All good stories have story arcs. Think of a joke for example... The punchline completes the story arc.

All good stories you tell your friends have a story arc. There's usually a point or change in the story... Otherwise why would you be telling it and your friend wouldn't be happy to hear a long story without a point or something remarkable in it.

The original ending of 28 Days Later had a really bleak ending and the studio wanted them to change it and they did. The original ending is still at the end after the credits.

It didn't tie things up in a knot and you were left feeling helpless.... But the main character certainly weren't through a story arc.
So for example... not sure if you watch it before, Oslo, August 31, where the protagonist ended up doing drugs again. Do you think there’s still hope in the film? Because the way I ended that story was a bit similar like that. From my point of view, there might not be hope for the protagonist, but maybe there were for the audience. (To make them shocked and think)
 

Chris W

Willem was robbed
Staff member
So for example... not sure if you watch it before, Oslo, August 31, where the protagonist ended up doing drugs again. Do you think there’s still hope in the film? Because the way I ended that story was a bit similar like that. From my point of view, there might not be hope for the protagonist, but maybe there were for the audience. (To make them shocked and think)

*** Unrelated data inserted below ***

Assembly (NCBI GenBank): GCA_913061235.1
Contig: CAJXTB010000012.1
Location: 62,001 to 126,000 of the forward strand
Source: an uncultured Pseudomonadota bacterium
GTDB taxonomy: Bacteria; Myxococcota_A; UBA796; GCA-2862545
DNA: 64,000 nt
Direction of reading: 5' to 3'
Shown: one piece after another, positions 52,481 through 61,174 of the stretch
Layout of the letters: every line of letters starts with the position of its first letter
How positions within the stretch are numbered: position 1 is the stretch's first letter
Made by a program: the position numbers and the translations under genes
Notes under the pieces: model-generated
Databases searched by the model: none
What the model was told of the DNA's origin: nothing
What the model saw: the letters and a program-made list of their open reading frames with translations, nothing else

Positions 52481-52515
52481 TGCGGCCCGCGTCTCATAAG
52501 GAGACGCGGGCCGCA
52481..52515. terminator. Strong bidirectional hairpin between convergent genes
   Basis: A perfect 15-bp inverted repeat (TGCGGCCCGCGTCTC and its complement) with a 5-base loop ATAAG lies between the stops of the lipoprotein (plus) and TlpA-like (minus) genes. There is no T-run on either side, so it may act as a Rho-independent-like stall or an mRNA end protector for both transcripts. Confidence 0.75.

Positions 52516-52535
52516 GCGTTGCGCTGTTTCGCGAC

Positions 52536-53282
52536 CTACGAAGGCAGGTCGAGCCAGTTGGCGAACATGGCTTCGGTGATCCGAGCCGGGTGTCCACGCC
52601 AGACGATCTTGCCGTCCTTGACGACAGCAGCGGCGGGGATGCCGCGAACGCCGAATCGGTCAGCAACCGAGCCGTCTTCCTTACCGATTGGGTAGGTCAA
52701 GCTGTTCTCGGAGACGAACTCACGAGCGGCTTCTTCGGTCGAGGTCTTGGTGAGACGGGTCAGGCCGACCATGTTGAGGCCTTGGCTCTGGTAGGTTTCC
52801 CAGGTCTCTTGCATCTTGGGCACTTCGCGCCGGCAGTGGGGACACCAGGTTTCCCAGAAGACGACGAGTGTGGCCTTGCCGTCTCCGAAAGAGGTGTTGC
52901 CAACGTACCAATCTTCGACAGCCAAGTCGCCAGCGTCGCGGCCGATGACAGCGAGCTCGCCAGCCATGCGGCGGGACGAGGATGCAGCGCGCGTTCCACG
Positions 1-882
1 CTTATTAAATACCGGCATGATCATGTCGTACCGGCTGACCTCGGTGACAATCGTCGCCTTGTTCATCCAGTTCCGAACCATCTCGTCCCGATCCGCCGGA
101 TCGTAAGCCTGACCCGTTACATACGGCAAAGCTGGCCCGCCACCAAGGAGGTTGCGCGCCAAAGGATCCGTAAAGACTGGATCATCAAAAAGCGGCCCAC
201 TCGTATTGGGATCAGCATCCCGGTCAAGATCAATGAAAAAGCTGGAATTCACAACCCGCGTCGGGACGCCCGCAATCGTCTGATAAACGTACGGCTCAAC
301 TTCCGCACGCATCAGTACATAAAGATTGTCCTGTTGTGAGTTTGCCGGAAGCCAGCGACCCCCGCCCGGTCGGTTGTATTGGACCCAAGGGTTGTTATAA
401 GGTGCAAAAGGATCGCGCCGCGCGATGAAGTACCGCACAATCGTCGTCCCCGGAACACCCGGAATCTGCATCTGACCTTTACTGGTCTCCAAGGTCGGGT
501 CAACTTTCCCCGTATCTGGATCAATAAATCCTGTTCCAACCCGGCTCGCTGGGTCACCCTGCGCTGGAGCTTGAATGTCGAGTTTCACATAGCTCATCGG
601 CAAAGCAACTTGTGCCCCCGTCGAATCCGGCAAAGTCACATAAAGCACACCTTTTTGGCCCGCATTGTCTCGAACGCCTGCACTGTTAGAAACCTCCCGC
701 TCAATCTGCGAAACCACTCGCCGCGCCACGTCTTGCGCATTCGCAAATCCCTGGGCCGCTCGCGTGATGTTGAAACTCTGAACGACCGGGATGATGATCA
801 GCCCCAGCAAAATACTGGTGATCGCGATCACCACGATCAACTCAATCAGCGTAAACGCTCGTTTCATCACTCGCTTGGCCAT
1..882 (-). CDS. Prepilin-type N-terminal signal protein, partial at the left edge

I haven't seen that film.... But yes in that example there is hope in the viewer to inspire change so then there's a point to the film.

I think what your teacher was trying to get across (from my interpretation of your original post) was that stories need to have some purpose behind them but you are right that they don't need to have a tied up in a bow everything is perfect and hopeful ending.
 
I don't think you have to have hope, per say (though I personally prefer it), but there does need to be some sort of arc. Because if we start and end in the same place without learning anything, what's the point? I've got a classmate who works really dark, in terms of story and tone, and when her protagonists make the "wrong" choice, there's a sort of comeuppance or reconciliation with the world around them.

Uncut Gems (which will be on Netflix at the end of the month) is a GREAT example of a flawed character who doesn't change and how the world around him reconciles his behavior.
 
I personally think this should be the case. There certainly needs to be some story arc. However it doesn't need to be a positive one. :) (Think joker)

More people will like your story however if there's some sort of hope at the end though as that's why people usually see movies. Or maybe even not in the characters themselves but some films inspire the viewers to think about themselves and their life and make changes if the movie is about bad things.

Most people don't want to watch something of someone getting punched in the face repeatedly. There has to be some hope or redeeming qualities IMO or it's just sadism. :)

The hope at the end of joker FYI was the hint at the
origin of Batman.
In the script, Bruce Wayne is murdered too.
 
Indiana Jones doesn't have a character arc. Lots of main character don't evolve or grow. I wouldn't even classify it as the exception to the rule. Really, it's just filmmakers that know when its ok to break the rules. But that's why they teach you the rules first, so you know when and how.

Read recently that the producers wanted Fincher to change the ending of Se7en to be less bleak. Ultimately it worked out because he knows what he's doing.